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Learning About How to Keep Diabetes in Check Through Fitness

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Learning About How to Keep Diabetes in Check Through Fitness

Diabetes is a disease that affects how the body processes sugar. When not kept in check, it can have dangerous and even deadly consequences. Type-1 Diabetes is a genetic disease in which the pancreas does not function as it should and therefore the body is not able to appropriately process sugar. Type-2 Diabetics have a functioning pancreas but due to other complications within the body, the body is unable to absorb insulin and use it effectively.

Type-1 Diabetes cannot be prevented, but the symptoms can be kept in check with a healthy diet and regular exercise. Type-2 Diabetes, on the other hand, can often be prevented, and diet and exercise are keys in preventing and treating Type 2 Diabetes.

What is the benefit of exercise for diabetics?

Debi Wilkins, Professional Fitness Trainer at Cooper Fitness Center, Dallas and Type-1 Diabetic outlines five benefits of exercise for diabetics:

  1. Exercise helps control the amount of sugar in the blood. As you exercise, blood is pushed through the body and the body uses sugar in the blood for energy.
  2. Exercise increases the levels of HDL (good cholesterol) and lowers LDL (bad cholesterol).
  3. Exercise burns calories and fat. Decreased body fat results in improved insulin sensitivity. The lower your body fat, the more efficiently and effectively the body uses insulin.
  4. Exercise decreases blood pressure and improves circulation, which helps reduce risk of heart disease. (Diabetes is also a risk factor for heart disease.)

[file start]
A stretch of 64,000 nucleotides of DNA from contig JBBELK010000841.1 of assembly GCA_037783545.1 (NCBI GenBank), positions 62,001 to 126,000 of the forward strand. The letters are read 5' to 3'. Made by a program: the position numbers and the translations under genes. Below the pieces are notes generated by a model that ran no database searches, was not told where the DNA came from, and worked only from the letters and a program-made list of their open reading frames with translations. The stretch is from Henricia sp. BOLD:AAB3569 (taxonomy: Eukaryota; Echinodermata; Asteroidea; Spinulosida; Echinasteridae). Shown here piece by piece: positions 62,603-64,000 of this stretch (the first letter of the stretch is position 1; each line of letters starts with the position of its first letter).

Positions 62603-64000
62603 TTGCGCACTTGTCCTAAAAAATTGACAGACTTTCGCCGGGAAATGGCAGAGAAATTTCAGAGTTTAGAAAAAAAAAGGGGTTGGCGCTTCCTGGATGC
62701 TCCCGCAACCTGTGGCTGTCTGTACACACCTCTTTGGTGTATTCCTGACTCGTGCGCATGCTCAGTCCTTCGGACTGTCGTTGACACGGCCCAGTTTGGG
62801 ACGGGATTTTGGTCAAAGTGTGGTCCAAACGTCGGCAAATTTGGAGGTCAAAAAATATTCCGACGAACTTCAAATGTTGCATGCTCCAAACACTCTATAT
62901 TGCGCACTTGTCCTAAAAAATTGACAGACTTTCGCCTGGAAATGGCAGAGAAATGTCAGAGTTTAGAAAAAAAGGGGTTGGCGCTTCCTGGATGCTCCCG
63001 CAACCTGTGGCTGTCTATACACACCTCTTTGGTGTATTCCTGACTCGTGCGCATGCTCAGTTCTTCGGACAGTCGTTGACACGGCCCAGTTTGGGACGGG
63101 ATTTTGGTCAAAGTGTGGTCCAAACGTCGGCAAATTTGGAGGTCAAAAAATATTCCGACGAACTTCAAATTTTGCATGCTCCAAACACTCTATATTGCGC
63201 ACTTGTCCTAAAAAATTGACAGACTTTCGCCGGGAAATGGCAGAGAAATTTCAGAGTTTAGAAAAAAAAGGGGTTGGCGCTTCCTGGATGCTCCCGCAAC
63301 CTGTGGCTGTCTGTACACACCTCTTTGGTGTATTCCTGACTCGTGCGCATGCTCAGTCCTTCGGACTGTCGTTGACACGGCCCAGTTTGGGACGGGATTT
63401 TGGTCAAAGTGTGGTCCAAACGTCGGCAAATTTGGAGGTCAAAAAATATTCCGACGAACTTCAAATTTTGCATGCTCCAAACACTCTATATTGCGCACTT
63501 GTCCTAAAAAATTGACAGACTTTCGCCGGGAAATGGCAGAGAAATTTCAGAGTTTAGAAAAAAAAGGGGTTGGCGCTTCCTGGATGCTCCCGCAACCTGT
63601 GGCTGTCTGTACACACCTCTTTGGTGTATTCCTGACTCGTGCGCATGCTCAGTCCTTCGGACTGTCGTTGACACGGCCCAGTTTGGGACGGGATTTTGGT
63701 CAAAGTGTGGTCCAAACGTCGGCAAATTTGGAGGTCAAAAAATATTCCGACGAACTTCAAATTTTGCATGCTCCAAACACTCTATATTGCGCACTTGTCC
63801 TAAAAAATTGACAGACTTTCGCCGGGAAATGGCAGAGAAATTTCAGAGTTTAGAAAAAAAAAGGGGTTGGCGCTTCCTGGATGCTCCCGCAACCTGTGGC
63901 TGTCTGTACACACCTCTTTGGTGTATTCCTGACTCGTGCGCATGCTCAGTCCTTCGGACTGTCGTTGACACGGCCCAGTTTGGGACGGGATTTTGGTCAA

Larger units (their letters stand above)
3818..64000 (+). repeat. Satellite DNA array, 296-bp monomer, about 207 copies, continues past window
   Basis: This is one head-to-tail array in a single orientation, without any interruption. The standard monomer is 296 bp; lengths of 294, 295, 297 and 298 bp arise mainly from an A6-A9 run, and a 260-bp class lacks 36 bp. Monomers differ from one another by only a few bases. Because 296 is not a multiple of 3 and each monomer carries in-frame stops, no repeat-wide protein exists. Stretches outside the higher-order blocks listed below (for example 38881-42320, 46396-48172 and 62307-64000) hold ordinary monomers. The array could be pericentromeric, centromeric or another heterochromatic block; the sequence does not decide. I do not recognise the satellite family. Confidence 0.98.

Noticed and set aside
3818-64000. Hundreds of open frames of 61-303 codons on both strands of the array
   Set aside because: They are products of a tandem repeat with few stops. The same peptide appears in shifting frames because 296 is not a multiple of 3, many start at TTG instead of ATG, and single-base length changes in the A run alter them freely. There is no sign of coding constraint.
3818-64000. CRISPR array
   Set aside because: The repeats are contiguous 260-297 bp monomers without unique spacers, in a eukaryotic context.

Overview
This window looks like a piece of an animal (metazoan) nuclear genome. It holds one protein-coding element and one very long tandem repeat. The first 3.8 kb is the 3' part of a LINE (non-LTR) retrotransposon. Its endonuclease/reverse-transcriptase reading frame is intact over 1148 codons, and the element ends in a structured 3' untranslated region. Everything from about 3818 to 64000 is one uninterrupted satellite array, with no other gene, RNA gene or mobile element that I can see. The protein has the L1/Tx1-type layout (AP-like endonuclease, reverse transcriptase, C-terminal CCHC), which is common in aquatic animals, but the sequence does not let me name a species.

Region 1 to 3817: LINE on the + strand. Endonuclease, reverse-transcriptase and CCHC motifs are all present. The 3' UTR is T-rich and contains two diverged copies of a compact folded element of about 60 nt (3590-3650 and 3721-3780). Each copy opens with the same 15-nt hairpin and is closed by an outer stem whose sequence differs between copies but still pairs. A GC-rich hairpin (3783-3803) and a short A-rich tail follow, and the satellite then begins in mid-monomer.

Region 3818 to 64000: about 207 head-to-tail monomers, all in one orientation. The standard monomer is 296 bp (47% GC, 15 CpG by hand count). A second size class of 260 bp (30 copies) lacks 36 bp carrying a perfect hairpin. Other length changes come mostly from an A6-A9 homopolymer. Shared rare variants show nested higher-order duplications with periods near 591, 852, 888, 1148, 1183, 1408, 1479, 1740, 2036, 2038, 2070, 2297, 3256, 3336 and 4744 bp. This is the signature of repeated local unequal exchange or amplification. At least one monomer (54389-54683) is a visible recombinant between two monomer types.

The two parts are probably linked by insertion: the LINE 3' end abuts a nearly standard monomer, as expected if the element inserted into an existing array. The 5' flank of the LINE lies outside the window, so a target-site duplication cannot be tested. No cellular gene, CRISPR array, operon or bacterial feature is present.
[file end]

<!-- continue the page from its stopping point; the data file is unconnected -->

5. Exercise decreases stress and anxiety, both of which can raise blood sugar.

The body breaks down and utilizes glucose in phases, says Cristie Ballow, Cooper Clinic Registered Dietitian. During the first five to 10 minutes of exercise, glucose is utilized from the blood. Once you hit the 10 to 20-minute mark, the body utilizes glucose from the muscle. The next phase (20 to 40 minutes) it uses glucose from the muscle and after the 40-minute mark, it starts breaking down body fat, which is key in promoting weight loss. Ultimately, Type-2 Diabetics want to lose weight so the body will use insulin more effectively.

What type of exercise is best and how much exercise do you need?

The American Diabetes Association recommends 150 minutes of moderate to vigorous aerobic exercise a week, spread out over at least three days with no more than one day of rest between workouts.

Resistance exercise (strength training) is just as important as aerobic exercise in managing diabetes, says Ballow.

10 Exercise Tips from Cooper Fitness Trainer Debi Wilkins

  1. Consult with your doctor before you begin an exercise routine. Exercise causes the blood sugar to drop and some people (especially Type-1 Diabetics) may experience this drop more suddenly.
  2. Always check your blood sugar before and after you exercise. Don’t start exercising if your blood sugar is low. Do not exercise when your diabetes medicine is at its peak effect.
  3. Always carry some sort of sugar with you when you exercise (hard candy, glucose tablet, etc.).
  4. Always wear your medical identification tag.
  5. Wear good shoes. Nerve problems are common for diabetics, especially in the feet. Get a good pair of shoes to protect your feet.
  6. If you take insulin shots, give yourself a shot in an area of the body that you won’t be exercising. For example, if you’re planning to go for a run, take your shot in your belly. When the muscles start contracting with exercise, it will push insulin through your body very quickly, which may cause a rapid drop in blood sugar.
  7. Drink plenty of water to stay hydrated and decrease stress on your body.
  8. Exercise with someone who knows your health situation. If you work with a trainer, let your trainer know you have diabetes.
  9. To reduce the risk of hyperglycemia, follow a regular routine of exercise, eating and taking your medications at the same time each day (if possible).
  10. Listen to your body.

Bottom line: Don’t let fear of complications from your diabetes keep you from exercising or being physically active. In fact, exercise may be the best thing to help keep your diabetes in check.

To learn more about how Cooper Clinic certified diabetes eductaors can help you successfully manager your diabetes call 972.560.2655 or request an appointment here.

Article provided by Cooper Aerobics Marketing and Communications.